Pedestal Merlot 2007
Wonderful intensity of fruit, with a vivid array of black currant, cocoa, violet and smoky aromas that lead to a full-bodied mid-palate marked by ripe blackberry flavors. Rich and complex, yet pure and focused, with supple tannins that provide a silky and prolonged finish.
Critical AcclaimAll Vintages
Michel Rolland, Pomerol vintner and consultant to many of the world’s top wineries, provides the vision for this limited release wine. In partnership with Washington wine visionary Allen Shoup, Michel has created a Columbia Valley Merlot that exemplifies the complexity and concentration of flavors for which his wines are internationally known.
Pedestal is one of six distinct red wines from Long Shadows Vintners - a collection of ultra-premium wines, each built on the unique expertise of some of the world’s most knowledgeable winemakers to showcase the quality and caliber of Washington State’s Columbia Valley.
Since the beginning, Long Shadows' Director of Winemaking and Viticulture Gilles Nicault, has overseen the operations of the winery and worked closely with the vintners to bring each winemaker’s vision to completion. Internationally renowned winemakers Randy Dunn (Feather Cabernet Sauvignon); John Duval (Sequel Syrah); Philippe Melka (Pirouette Red Wine); and Michel Rolland (Pedestal Merlot) are active partners in their respective wines. Gilles now crafts Poet’s Leap Riesling and Saggi, a Sangiovese/Cabernet Sauvignon blend, in styles that remain true to their original winemakers, Armin Diel and Giovanni Folonari respectively. Gilles crafts Chester-Kidder, a Cabernet Sauvignon/Syrah blend, independently.
Gilles works closely with the state’s top growers to execute a diverse winemaking protocol at Long Shadows’ state-of-the-art facility in Walla Walla to produce wines of exceptional quality, true to the Columbia Valley’s terroir.
A large and geographically diverse AVA capable of producing a wide variety of wine styles, the Columbia Valley AVA is home to 99% of Washington state’s total vineyard area. A small section of the AVA even extends into northern Oregon!
Because of its size, it is necessarily divided into several distinctive sub-AVAs, including Walla Walla Valley and Yakima Valley—which are both further split into smaller, noteworthy appellations. A region this size will of course have varied microclimates, but on the whole it experiences extreme winters and long, hot, dry summers. Frost is a common risk during winter and spring. The towering Cascade mountain range creates a rain shadow, keeping the valley relatively rain-free throughout the entire year, necessitating irrigation from the Columbia River. The lack of humidity combined with sandy soils allows for vines to be grown on their own rootstock, as phylloxera is not a serious concern.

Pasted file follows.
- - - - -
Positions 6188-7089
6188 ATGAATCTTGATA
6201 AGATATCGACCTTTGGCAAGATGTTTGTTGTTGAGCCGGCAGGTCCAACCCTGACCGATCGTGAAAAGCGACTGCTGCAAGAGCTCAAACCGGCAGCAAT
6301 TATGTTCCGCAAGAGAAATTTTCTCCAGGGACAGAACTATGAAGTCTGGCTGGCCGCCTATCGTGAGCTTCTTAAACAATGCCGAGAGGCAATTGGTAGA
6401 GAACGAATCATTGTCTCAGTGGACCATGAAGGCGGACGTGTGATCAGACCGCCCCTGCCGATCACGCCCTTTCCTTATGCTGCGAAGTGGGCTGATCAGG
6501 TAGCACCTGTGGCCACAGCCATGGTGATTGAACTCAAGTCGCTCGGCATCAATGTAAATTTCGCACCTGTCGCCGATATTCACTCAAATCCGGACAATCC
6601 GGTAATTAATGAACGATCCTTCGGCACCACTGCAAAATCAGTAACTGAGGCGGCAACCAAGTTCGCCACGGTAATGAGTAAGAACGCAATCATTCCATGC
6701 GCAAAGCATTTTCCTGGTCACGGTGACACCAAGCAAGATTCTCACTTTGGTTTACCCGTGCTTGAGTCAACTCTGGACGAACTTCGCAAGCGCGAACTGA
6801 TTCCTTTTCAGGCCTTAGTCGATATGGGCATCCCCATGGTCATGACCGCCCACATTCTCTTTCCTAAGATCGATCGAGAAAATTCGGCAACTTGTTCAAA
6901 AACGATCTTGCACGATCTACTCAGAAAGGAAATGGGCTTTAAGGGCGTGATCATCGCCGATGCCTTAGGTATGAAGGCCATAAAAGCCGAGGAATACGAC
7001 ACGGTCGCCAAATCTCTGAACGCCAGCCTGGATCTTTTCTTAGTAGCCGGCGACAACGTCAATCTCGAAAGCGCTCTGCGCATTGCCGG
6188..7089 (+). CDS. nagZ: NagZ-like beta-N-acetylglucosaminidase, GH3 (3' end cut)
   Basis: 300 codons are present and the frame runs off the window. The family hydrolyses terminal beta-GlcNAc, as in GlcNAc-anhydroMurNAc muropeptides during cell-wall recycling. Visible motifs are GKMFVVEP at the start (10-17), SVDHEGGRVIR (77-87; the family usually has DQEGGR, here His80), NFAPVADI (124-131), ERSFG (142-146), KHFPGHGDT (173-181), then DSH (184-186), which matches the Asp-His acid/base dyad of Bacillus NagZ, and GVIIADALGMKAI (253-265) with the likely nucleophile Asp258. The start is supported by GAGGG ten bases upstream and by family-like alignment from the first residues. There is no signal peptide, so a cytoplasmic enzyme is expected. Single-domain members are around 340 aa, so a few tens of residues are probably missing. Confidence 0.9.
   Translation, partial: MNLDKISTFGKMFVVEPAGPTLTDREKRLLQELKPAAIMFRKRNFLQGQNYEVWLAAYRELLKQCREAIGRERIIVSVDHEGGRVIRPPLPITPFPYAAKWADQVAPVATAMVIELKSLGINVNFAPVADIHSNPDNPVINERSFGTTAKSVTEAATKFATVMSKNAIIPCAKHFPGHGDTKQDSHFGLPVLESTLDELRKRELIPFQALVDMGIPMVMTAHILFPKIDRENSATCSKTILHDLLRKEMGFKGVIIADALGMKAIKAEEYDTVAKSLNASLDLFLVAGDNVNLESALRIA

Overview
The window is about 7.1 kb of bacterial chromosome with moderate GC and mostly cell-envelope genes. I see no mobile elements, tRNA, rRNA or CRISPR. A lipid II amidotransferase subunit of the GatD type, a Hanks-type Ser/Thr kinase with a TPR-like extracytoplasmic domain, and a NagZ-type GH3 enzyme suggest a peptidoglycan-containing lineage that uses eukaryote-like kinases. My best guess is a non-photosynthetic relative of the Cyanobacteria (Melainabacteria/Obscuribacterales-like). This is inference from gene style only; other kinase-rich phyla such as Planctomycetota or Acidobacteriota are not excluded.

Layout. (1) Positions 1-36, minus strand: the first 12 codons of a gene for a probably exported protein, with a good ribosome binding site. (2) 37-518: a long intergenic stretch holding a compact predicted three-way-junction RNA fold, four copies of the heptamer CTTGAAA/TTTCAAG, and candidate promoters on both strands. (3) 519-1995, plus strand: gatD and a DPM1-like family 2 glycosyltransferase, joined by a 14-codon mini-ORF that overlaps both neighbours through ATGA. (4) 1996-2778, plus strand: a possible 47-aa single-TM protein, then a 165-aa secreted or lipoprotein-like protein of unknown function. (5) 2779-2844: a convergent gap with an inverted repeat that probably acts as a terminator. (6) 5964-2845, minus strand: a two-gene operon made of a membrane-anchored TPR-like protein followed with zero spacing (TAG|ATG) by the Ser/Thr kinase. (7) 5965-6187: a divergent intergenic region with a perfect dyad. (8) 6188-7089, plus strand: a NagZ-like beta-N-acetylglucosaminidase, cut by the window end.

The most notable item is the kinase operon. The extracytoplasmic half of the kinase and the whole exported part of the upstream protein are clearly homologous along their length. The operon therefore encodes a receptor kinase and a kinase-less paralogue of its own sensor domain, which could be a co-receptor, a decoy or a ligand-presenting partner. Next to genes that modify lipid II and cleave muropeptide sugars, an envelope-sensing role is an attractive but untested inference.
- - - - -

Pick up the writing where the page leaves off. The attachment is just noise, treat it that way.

Red wines make up the majority of production in the Columbia Valley. Cabernet Sauvignon is the dominant variety here, where it produces wines with a pleasant balance of dark fruit and herbs. Wines made from Merlot are typically supple, with sweet red fruit and sometimes a hint of chocolate or mint. Syrah tends to be savory and Old-World-leaning, with a wide range of possible fruit flavors and plenty of spice. The most planted white varieties are Chardonnay and Riesling. These range in style from citrus and green apple dominant in cooler sites, to riper, fleshier wines with stone fruit flavors coming from the warmer vineyards.
With generous fruit and supple tannins, Merlot is made in a range of styles from everyday-drinking to world-renowned and age-worthy. Merlot is the dominant variety in the wines from Bordeaux’s Right Bank regions of St. Emilion and Pomerol, where it is often blended with Cabernet Franc to spectacular result. Merlot also frequently shines on its own, particularly in California’s Napa Valley. Somm Secret—As much as Miles derided the variety in the 2004 film, Sideways, his prized 1961 Château Cheval Blanc is actually a blend of Merlot and Cabernet Franc.